Light Wheat Bread

Food is expensive. This week I’ve been attempting to cook with cheaper ingredients (i.e. less meat) and cut costs at the grocery store. We can’t change how much we spend on rent and bills, but we can change how much we spend on food.

With this in mind, I made several recipes from Budget Bytes this week. Including Italian Wonderpot, Chunky Lentil and Vegetable Soup, Cajun Chicken Pasta and Tomato Herb Soup. So far I’ve made the first two recipes and will cook up the latter two by Sunday.

And so far so good! We’ve had plenty of leftovers, the recipes were cheap to make and tasted great!

But I also wanted to try my hand at breadmaking. I buy Villaggio bread at the grocery store, which costs more than $3.00 a loaf!

I’ve made Apple and Honey Challah before, and it was quite good, but I could never bring myself to make bread regularly because it seemed to go bad so quickly.

Then I found the perfect recipe and decided to try making bread regularly, rather than buying in the store. Let’s face it, homemade bread tastes so much better than store-bought! It’s cheaper, too :). I also learned that using milk (or dairy in general) can increase the shelf-life of bread.* Who knew?

Here’s the recipe I used, adapted from Smitten Kitchen‘s Light Wheat Bread recipe.

Light Wheat Bread

Makes one loaf

2 1/2 cups unbleached all-purpose or bread flour
1 1/2 cups all-purpose or bread whole-wheat flour
1 1/2 tablespoons honey
1 1/2 teaspoons salt
1 cup warmed milk
2 tablespoons unsalted butter, room temperature

1 packet (2 1/4 tsp) of active-dry yeast
1/4 cup warm water (not too hot!)
1 tsp granulated sugar

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I forgot to include the salt and honey in this picture (oops!) but don’t forget them when making your bread!

1. Add the yeast to a bowl and stir in warm water. Add sugar and allow yeast to foam and double in size. It is now active. You can also do this according to the packet directions, if you bought a packet and not a container of yeast.

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2. Stir together the flours and salt in a large mixing bowl with a wooden spoon. Add softened (or slightly melted) butter, honey, yeast mixture and slowly add milk. Stir to combine until dough comes together. It should be soft, not tough.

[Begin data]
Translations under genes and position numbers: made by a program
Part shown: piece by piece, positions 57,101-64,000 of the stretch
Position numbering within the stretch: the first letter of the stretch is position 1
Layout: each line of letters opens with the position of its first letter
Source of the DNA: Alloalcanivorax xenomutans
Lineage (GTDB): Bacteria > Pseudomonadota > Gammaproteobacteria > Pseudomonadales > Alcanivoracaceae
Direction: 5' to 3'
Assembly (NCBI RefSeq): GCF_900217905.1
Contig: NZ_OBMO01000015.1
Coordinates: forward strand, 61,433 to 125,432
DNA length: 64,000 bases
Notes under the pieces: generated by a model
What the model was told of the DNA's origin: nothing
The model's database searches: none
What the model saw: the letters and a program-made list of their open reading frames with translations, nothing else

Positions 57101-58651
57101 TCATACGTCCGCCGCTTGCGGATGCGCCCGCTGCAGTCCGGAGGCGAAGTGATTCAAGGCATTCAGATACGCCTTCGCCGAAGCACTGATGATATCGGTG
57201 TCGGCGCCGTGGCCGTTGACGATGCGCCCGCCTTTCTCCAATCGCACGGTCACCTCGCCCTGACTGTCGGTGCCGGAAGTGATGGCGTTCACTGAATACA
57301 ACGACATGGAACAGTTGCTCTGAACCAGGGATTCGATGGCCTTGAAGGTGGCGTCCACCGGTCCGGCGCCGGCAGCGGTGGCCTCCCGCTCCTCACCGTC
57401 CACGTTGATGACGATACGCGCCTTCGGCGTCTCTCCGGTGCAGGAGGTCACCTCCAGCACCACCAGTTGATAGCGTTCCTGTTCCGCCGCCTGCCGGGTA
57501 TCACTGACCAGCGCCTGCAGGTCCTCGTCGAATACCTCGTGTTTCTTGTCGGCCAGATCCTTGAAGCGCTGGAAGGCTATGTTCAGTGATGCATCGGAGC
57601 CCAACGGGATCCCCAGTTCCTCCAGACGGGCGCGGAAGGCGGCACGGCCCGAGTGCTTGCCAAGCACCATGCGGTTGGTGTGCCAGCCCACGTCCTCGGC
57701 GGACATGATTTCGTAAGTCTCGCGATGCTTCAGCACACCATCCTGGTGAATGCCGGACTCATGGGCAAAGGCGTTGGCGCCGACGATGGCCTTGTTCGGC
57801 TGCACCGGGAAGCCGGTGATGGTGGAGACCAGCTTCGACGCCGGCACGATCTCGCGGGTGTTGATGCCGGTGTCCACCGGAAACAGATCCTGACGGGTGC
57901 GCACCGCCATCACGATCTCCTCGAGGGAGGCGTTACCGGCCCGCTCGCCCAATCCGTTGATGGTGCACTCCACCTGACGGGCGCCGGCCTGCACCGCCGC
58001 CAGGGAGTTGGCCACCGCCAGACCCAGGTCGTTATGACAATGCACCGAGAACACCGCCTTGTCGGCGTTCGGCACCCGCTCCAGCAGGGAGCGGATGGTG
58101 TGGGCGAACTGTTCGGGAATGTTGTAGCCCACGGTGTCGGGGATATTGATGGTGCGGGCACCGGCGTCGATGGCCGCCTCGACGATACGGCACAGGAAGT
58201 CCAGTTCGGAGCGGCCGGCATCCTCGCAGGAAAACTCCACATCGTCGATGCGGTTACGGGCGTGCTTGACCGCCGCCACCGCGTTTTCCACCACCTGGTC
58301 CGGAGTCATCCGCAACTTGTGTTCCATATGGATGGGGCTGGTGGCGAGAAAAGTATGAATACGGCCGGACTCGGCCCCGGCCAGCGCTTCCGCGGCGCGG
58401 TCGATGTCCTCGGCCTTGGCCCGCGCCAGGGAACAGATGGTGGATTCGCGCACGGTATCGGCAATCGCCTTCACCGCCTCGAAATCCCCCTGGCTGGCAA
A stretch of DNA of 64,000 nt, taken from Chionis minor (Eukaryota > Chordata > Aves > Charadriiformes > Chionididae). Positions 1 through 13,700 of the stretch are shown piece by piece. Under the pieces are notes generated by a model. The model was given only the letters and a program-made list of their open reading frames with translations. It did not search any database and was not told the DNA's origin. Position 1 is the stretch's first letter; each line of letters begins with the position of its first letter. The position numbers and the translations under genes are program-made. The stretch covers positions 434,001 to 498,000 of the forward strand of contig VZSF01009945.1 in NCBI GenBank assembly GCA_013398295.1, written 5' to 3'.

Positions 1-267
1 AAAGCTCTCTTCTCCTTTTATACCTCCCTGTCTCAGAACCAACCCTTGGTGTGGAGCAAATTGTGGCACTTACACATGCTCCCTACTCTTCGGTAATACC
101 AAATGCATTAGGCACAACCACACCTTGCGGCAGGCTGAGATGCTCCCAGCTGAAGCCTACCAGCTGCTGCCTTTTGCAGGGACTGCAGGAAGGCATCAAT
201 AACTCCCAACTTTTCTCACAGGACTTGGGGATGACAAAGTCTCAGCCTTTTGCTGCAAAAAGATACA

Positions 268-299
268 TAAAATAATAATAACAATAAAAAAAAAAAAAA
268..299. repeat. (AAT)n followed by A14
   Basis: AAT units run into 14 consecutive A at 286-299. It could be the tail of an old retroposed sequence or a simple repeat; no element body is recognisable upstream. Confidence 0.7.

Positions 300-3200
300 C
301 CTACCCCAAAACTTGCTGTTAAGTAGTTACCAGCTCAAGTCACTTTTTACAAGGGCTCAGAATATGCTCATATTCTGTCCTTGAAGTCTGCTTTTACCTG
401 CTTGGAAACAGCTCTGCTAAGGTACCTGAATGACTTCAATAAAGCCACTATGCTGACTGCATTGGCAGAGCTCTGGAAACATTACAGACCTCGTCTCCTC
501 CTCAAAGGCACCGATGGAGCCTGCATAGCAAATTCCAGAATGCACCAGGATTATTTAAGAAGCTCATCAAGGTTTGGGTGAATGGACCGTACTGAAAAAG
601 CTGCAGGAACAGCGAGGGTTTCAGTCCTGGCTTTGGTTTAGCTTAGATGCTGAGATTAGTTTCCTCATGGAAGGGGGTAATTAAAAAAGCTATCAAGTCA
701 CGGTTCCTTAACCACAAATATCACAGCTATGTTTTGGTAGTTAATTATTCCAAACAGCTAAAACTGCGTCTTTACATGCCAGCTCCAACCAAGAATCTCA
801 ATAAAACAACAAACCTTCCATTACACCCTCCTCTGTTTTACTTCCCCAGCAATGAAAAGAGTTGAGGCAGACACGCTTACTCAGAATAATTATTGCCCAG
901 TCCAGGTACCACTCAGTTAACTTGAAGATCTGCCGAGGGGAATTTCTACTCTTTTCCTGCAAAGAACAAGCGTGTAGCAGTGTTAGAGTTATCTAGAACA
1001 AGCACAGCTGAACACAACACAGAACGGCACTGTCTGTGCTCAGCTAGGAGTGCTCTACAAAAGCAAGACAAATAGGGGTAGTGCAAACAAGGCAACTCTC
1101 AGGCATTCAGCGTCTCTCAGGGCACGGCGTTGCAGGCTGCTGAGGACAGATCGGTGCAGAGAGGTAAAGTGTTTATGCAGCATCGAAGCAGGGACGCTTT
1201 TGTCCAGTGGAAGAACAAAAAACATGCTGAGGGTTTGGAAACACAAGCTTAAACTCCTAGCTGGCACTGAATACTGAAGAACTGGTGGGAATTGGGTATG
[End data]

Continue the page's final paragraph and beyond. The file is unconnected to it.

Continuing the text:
I ended up adding a mixture of water and milk when I made my dough. I added a cup of warmed milk and needed some more liquid so added a bit of water.

3. Sprinkle flour on the counter and knead your dough for about 8-10 minutes. The dough should be slightly tacky but not sticky! Add more flour if sticky.

4. Lightly oil a large bowl and transfer the dough to the bowl, rolling it around to coat it with oil. Cover the bowl with plastic wrap or cover with a towel.

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5. Allow to rise for 1 to 1 1/2 hours until dough doubles in size.

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6. Remove the dough from the bowl, shape into a rectangle and roll up the length of the dough into a log. Place the roll in a lightly oiled bread pan, ensuring that the ends of the loaf touch the ends of the pan. Cover loosely with plastic wrap.

7. Allow dough to rise for a second time for approximately 60 – 90 minutes.

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8. Preheat oven to 350 F with oven rack in middle.

9. Place bread in oven for 25-30 minutes and then rotate and bake for another 15 minutes. Baking times depend on the oven. However, the finished loaf  will be golden brown on the top and the sides, and sound hollow when thumped on the bottom.

10. When the bread is finished baking, remove it immediately from the loaf pan and cool it on a rack for at least 1 hour (or if you’re like me, try to make it to the 30 minute mark…) before slicing or serving.

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Enjoy!

*Milk adds to the shelf-life of bread according to a few commentators here. With my own experimentation, however, I found this to be true as well. I’ve made bread with only water and it lasted two days. I’m now on the fourth day with the above loaf and it still tastes great and hasn’t gotten stale!

 
Also, here’s an interesting link about using liquids in breads.

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